Brooks Baseball is a phenomenal site, with all the pitch information one could possibly hope for. Hernandez’s page displays exactly how dominant his changeup has been over the years. The change has generated whiffs on 37 percent of all swings, and generated 65 percent grounders. The former is 1.4 standard deviations above the mean, while the latter is 2.2 above.
This season, Hernandez’s whiff rate has been 46 percent, and his groundball rate has been 71 percent. The former is 2.6 standard deviations above the mean, while the latter is 3.0 above. An effective changeup usually gets either missed swings or groundballs. Hernandez’s changeup gets both … in extraordinary numbers.
4. It goes about as fast as a Tim Lincecum fastball
This is an essential fact to understand about the pitch, and it helps explain why opposing batters have so much trouble trying to classify it. Lincecum won the NL Cy Young in 2008 and ‘09, while Hernandez won the AL Cy Young in 2010. Lincecum used to throw harder than he does now. His average fastball these days is just over 90 mph. The average Hernandez changeup is also just over 90 mph. Hernandez singlehandedly undermines the notion that a changeup and a fastball need to have significant separation in order to work.
It’s not just that Hernandez’s changeup is unusually fast. His fastball velocity has declined over time, but his changeup velocity has remained the same. His fastball is down a tick or two from 2009, but his changeup is at the same level, meaning the velocity separation has only gotten smaller. Doesn’t matter. What works for Hernandez might not work for somebody else, but this is definitely working for the Mariners ace.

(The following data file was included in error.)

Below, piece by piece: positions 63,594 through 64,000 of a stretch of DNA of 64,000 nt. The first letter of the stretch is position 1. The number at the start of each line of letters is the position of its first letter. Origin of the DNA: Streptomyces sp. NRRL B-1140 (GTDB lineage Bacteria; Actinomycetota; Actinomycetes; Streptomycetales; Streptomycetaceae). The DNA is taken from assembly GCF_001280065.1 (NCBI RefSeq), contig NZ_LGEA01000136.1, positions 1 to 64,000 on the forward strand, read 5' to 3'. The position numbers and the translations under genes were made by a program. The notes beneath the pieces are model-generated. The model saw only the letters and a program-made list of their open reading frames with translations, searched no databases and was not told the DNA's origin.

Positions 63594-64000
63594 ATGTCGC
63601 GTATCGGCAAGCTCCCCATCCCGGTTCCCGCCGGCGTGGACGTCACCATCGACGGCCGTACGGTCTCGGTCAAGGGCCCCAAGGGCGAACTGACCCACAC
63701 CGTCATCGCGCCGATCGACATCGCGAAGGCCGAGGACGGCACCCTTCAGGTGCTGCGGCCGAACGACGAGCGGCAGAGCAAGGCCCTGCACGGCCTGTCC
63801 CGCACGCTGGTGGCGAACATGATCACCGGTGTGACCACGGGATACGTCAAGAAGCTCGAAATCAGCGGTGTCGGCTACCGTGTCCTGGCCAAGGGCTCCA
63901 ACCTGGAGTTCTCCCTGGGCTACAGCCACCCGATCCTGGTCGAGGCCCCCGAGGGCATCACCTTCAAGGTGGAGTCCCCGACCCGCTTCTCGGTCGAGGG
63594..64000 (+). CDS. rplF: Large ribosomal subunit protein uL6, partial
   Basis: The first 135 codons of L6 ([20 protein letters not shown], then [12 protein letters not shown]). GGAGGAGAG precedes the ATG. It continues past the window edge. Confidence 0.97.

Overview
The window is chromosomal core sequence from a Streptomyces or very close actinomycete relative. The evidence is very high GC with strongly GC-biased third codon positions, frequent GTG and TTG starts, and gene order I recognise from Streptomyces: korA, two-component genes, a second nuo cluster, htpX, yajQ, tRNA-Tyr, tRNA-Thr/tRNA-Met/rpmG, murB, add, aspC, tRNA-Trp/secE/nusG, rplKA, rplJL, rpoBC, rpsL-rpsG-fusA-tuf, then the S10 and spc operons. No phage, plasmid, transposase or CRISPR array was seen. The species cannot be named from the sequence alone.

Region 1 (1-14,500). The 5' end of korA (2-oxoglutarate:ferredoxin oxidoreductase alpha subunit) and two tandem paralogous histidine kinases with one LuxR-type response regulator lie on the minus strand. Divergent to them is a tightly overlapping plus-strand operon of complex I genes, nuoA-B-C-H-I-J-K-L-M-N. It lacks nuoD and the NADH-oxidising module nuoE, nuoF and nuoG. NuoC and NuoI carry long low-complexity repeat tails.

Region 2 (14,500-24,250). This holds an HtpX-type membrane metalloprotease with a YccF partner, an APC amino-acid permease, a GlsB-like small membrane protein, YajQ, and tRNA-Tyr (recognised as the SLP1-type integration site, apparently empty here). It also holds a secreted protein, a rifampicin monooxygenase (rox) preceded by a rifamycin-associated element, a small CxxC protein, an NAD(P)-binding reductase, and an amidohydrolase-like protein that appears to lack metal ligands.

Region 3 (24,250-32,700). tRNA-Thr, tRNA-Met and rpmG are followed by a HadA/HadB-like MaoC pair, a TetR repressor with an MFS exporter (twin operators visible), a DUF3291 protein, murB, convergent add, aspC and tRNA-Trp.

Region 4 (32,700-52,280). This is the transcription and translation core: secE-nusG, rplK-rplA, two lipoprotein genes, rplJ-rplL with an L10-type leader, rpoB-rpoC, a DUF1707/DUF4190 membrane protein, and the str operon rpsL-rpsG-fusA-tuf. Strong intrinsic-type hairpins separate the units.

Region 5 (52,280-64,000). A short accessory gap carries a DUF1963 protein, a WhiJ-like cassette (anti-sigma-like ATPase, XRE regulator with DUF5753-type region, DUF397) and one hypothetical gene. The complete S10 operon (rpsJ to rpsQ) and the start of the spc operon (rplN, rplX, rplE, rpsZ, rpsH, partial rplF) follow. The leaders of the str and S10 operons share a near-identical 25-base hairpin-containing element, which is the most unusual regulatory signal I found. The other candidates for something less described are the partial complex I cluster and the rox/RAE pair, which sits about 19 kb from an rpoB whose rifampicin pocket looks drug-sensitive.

5. Hernandez keeps on improving his command of it
Hernandez wants to throw his changeup down. Seldom does a pitcher want to throw a changeup with more elevation, because then it’s on the same plane as the fastball. As a proxy for changeup command, here are Hernandez’s year-by-year rates of changeups at or below the level of the lowest third of the strike zone. Basically, these are changeups just above the knee, or lower.
There is steady improvement. In 2009, when Hernandez first took things to a new level, he threw two of every three changeups down. This season, he’s right around five of every six, helping to explain his greater efficiency and his reduced dinger rate. With two strikes, his low changeup rate this year is up to 90 percent. He just isn’t making many mistakes with the pitch, and the changeup is so good that he almost has to make a mistake for the hitter to have a chance.
6. It sure does get a lot of swings out of the zone